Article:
8:1 When the Lamb opened the seventh seal, there was silence in heaven for about half an hour.
I. Silence is always appropriate when prayers are offered to God.
I can remember as a younger boy a song that was sung at my Great Uncle and Aunt’s Church regularly in their Sunday Morning Liturgy—”The Lord is in His holy Temple.” I looked it up this week on YouTube to help me remember better times in the past. I share it in case you have never heard it sung in worship.
The hymn is based on several Old Testament passages. One obvious one is Habakkuk 2:20 “But the Lord is in his holy temple: let all the earth keep silence before him.” (KJV)
Habakkuk’s context lets us know that silent worship is not its primary aim.
“The silence of this worship is not just the silence of reverence. It is the silence of acceptance of the judgment of God against the nation for its sins.” (see Bruckner, p. 248; below.)
As much as I like the old hymn, its main thrust is not silent and reverent worship. There is a place for louder praise and adoration. The passage in Habakkuk is one of the Judge of the Nations about to render His verdict and execute judgment on guilty nations. The silence is everyone being told to shut their mouths because the time for defense of actions is over.
So, I do not believe the primary reference to this is from the Old Testament. This reference is from the Jewish practice of the priest offering of incense after the sacrifice. Luke 1:8-9 records this—
8 And it came to pass, that while he [Zecharias] executed the priest’s office before God in the order of his course, 9 according to the custom of the priest’s office, his lot was to burn incense when he went into the temple of the Lord. 10 And the whole multitude of the people were praying without at the time of incense. [ESV; emphasis mine]
While the priest went into the inner sanctuary, all the people prayed outside silently. The incense symbolized the prayers of the people. Psalm 141:2 says—
“Let my prayer be set forth before thee as incense; and the lifting up of my hands as the evening sacrifice.” (ESV; emphasis mine)
John’s reason for the silence in Revelation 8:1 is based on the practice of the priest entering into the inner sanctuary and offering incense as a symbol of the praying people. This is the entire content of the Seventh Seal! The saints had prayed in Revelation 6:10—
“How long, O Lord, holy and true, dost thou not judge and avenge our blood on them that dwell on the earth?”
The breaking of the Seventh Seal lets us know that the time for answering those prayers has come! (see Plummer, below.)
II. God is intensely interested in hearing His people’s prayers.
God will hear a desperate praying person. Cry out to God in your need, and it will reach his ear! All else in heaven is halted for a persecuted people’s prayers to be presented before Christ’s mercy seat in heaven. E. M. Bounds states —
God shapes the world by prayer. Prayers are deathless. The lips that uttered them may be closed in death, the heart that felt them may have ceased to beat, but the prayers live before God, and God’s heart is set on them and prayers outlive the lives of those who uttered them; outlive a generation, outlive an age, outlive a world. (see Bounds, p. 2 below).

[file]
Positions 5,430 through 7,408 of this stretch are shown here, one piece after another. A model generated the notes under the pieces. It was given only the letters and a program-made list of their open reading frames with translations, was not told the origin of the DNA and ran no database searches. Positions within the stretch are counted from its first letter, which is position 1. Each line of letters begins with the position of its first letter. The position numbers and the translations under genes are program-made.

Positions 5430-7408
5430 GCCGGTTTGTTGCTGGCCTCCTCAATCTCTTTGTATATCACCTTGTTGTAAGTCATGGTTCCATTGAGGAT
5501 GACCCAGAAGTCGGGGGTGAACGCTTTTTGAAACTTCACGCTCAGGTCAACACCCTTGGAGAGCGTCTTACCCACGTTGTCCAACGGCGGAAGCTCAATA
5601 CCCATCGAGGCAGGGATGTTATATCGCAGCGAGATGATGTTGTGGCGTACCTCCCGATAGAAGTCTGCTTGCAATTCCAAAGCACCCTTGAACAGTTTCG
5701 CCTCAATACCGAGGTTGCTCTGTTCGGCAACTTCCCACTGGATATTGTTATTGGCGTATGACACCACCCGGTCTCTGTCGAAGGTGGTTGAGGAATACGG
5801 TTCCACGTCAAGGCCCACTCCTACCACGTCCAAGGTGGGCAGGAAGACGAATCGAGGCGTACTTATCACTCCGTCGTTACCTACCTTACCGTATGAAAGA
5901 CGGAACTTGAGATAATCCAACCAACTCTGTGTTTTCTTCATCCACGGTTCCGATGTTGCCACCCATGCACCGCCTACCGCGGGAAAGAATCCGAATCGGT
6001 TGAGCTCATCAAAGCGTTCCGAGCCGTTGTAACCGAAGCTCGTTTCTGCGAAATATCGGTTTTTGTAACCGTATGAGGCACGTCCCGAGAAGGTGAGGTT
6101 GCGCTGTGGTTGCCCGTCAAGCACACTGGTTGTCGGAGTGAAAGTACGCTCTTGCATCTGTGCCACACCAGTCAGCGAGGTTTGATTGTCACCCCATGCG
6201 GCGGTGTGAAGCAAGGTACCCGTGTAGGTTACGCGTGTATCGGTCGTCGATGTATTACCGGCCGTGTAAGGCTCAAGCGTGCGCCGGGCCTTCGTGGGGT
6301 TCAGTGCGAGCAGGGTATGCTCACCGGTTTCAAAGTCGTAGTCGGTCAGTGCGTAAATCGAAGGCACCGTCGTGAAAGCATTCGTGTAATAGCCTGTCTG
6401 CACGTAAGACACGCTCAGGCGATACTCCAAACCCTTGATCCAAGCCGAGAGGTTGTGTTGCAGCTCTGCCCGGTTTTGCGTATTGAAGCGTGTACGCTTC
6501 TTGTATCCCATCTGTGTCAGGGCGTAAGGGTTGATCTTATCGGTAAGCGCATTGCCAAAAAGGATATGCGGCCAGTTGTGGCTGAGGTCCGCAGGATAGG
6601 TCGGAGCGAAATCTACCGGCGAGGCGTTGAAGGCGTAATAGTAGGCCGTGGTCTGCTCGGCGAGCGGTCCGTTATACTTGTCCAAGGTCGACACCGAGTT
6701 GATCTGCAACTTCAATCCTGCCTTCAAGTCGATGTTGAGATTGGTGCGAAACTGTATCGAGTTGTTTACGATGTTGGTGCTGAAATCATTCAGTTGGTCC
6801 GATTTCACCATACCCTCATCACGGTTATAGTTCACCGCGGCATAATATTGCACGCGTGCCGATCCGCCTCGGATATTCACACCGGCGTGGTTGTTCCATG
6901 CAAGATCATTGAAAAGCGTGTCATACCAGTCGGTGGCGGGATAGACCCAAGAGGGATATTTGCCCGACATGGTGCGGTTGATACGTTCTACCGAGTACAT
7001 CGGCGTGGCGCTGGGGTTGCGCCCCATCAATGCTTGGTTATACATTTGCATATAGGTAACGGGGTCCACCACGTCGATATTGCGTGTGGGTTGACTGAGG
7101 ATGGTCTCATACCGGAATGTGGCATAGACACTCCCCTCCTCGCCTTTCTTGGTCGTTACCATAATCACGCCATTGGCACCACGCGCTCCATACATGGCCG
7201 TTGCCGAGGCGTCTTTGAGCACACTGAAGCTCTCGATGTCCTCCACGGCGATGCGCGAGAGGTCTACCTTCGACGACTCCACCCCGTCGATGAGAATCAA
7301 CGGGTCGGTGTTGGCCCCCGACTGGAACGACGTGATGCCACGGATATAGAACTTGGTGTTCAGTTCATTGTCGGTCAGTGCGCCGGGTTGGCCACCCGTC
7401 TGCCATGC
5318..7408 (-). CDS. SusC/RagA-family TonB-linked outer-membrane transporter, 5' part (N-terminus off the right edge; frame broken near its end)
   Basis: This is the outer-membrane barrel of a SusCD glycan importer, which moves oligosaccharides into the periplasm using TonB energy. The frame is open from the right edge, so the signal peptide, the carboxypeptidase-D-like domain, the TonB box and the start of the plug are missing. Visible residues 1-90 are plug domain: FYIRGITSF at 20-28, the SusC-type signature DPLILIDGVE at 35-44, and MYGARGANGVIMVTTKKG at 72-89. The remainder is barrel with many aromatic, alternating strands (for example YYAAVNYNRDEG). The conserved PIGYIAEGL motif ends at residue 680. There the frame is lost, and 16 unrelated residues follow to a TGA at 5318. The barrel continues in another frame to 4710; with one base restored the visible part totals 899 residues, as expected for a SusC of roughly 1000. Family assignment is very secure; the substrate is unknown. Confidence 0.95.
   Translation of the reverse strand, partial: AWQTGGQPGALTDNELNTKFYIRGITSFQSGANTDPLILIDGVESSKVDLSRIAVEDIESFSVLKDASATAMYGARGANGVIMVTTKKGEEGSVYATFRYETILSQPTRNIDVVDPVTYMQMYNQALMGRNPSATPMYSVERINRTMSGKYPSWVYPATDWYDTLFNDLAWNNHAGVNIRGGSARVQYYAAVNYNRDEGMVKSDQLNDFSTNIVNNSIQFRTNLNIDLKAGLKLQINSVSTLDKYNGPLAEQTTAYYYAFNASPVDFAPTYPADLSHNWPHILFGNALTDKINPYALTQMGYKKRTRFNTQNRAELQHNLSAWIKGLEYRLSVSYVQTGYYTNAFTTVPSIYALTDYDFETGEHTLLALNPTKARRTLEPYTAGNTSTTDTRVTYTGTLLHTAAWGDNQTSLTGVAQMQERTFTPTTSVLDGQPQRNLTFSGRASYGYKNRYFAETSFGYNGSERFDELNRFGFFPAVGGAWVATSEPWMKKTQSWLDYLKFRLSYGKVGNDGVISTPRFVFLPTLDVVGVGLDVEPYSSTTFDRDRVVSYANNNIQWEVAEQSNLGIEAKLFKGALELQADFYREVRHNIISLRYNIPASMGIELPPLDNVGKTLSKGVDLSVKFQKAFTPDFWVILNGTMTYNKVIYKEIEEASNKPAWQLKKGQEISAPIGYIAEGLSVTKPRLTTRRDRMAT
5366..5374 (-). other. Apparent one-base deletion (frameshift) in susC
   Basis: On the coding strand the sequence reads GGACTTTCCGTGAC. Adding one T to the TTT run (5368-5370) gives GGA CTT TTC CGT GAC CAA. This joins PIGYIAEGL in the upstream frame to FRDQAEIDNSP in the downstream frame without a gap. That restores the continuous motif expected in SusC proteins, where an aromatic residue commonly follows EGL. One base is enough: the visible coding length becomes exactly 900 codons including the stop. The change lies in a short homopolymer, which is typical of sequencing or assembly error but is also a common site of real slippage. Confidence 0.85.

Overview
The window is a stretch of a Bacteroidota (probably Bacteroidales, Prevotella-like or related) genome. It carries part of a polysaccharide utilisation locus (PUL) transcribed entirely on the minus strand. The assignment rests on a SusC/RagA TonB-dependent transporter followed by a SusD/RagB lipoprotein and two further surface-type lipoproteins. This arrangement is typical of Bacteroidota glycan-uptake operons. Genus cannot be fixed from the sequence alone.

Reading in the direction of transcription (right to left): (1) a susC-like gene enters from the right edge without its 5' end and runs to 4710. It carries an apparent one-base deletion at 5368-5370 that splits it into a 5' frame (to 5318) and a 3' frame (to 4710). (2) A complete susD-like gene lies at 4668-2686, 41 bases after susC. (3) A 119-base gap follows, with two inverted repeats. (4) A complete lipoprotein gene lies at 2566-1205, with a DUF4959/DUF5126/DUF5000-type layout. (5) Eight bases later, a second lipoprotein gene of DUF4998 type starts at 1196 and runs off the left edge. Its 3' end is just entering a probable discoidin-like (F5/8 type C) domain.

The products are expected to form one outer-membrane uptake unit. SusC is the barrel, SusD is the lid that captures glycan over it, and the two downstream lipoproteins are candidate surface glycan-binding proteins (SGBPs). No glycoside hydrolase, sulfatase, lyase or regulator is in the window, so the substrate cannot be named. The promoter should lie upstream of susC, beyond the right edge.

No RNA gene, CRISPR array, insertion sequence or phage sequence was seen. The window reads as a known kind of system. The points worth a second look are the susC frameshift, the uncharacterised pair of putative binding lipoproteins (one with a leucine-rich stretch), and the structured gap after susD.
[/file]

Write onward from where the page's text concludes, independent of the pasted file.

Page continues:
The answer to our prayer comes in God’s time. When that time arrives, God allows nothing is to interfere.
Before chapter eight, heaven is a loud place. See Revelation 6 —
9 After this I looked, and behold, a great multitude that no one could number, from every nation, from all tribes and peoples and languages, standing before the throne and before the Lamb, clothed in white robes, with palm branches in their hands, 10 and crying out with a loud voice, “Salvation belongs to our God who sits on the throne, and to the Lamb!” ESV
III. All else is silenced in heaven for persecuted believers’ prayers to be heard and answered by the Trumpet visions.
Now after a preview of the course of the Age from Christ’s ascension to the Second Coming, in Chapter 6, we expect action and noise to continue. Yet, we have silence. It is not for a minute or two but for half an hour.
After the aside in chapter 7, which reveals the security of the God’s people in the midst of
tribulation, the opening of the seals resumes. We probably expect to see all fury break loose. Instead, there is silence for half an hour (hêmiêron — the accusative of time, which stresses duration). All of heaven is hushed for God’s people’s prayers to be heard and fulfilled.
An ancient Jewish teacher states — “In … heaven are companies of angels of service who sing praises by night, but are silent by day because of the glory of Israel, i.e, that the praises of Israel may be heard in heaven.” (see Charles; Vol. 1, p. 223; below.)
I hope this helps with your understanding of the Seventh Seal in Revelation 8:1. On to the altar and censer next time!
Bounds, E. M. (1920). Purpose in Prayer. Grand Rapids, MI: Christian Classics Ethereal Library. pdf version.
Bruckner, James. Jonah, Nahum, Habakkuk, Zephaniah (The NIV Application Commentary). Grand Rapids, MI: Zondervan Academic. Kindle Edition.
Charles, R. H. (1920). A Critical and Exegetical Commentary on the Revelation of St. John, Part 1. New York, NY: Scribner’s and Sons Publishers.
Hymn “The Lord is in His Holy Temple.” (2016). accessed 10 May 2020 from https://youtu.be/Is50_ySfTNY
Plummer, A. (1909) Revelation in The Pulpit Commentary. New York, NY: Funk and Wagnalls Company.
© 2020 C. Richard Barbare All Rights Reserved